Welcome to another edition of our Weekly Rewind – where we summarize all our posts from the last week. The top stories this week were 3) “HTTPS – Everywhere for Government”, 2) “The Look Ahead for Operational Infosec Jobs”, and 1) “Malware Analysis Slides from HackMiami 2015”. If you missed anything or happened to be offline, we hope you find this summary post useful as a quick reference. A la Schneier … you can also use this rewind post to talk about the security stories in the news that we haven’t covered remote-access.
Project KidHack Slides from BSidesOrlando 2015: Getting caught up on some presentations I’ve done the past few months… Here is an updated deck on Project KidHack from BSidesOrlando in April. Thanks to the BSidesOrlando crew for having me! Know of any games I should look at for future versions of this talk? Let us know in the comments below. (continued here)
Malware Analysis Slides from HackMiami 2015: In my continuing goal of catching up on posting the slides from presentations I’ve given the past few months, here is an updated deck of my “how-to” malware analysis talk. New are some models for visualizing the different types of phases, configurations, and platform alternatives as well as workflows for those that like that methodology better and several new tools (including a new online version of one of my favs!). (continued here)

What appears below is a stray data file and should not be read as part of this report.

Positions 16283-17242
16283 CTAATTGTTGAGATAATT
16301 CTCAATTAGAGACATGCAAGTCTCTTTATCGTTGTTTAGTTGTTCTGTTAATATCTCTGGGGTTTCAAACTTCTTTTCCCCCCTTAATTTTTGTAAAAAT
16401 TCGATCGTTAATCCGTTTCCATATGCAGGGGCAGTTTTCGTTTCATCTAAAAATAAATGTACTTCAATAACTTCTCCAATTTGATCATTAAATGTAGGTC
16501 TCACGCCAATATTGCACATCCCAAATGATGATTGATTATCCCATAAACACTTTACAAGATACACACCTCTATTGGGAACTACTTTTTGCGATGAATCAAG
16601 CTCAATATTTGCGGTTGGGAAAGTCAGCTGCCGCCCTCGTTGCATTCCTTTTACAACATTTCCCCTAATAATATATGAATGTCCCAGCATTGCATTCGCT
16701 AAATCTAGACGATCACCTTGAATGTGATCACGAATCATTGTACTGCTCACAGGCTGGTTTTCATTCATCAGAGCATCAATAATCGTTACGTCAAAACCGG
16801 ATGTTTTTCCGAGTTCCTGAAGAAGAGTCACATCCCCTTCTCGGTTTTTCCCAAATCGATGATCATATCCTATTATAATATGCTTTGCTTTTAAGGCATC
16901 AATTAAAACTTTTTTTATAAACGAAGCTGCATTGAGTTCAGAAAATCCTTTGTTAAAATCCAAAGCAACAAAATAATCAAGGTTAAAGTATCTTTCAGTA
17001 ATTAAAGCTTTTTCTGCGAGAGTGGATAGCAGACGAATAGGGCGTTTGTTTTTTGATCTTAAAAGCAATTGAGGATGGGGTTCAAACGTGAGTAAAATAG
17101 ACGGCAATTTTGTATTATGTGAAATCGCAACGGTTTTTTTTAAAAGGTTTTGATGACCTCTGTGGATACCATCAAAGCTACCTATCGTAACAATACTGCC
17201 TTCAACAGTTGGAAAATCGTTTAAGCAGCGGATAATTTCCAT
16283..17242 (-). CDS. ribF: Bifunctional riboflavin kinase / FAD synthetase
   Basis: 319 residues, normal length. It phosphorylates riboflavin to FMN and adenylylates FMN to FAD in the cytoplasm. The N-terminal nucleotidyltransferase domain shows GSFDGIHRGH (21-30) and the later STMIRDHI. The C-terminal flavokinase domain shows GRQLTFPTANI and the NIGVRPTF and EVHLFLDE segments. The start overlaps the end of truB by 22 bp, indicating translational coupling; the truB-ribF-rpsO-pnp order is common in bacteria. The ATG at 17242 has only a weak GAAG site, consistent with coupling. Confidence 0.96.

HTTPS-Everywhere for Government: No, this isn’t a new Firefox plugin to enforce HTTPS on all federal websites but rather a directive to push agencies to use it. Such a move is unnecessary for many “brochure” government websites however having uniform guidance simplifies the decision process for those who are unsure. (continued here)
The Look Ahead for Operational Infosec Jobs: TechCrunch did a nice job of breaking down the types of “operational” infosec talent into tiers many organizations need and suggesting three alternatives to meet those needs. Tier 1 includes first line analysts that handle the day-to-day monitoring and basic response. Tier 2 analysts, the positions in high demand, include those that have more real world experience and provide advanced analysis of events that escalate from Tier 1. Until the supply of Tier 2 analysts catch up with demand, organizations must focus on 1) retaining existing analysts, 2) hiring new talent, or 3) outsourcing the analyst role — none of which are easy choices. Of course organizations can also train existing analysts but that appears to be included in option 1. The article does leave out a discussion of security “engineering” roles though. That is a whole other group of information security professionals needed, requiring even more top tier talent with real-world experience. (continued here)
Hope everyone had a wonderful week! Have a great weekend!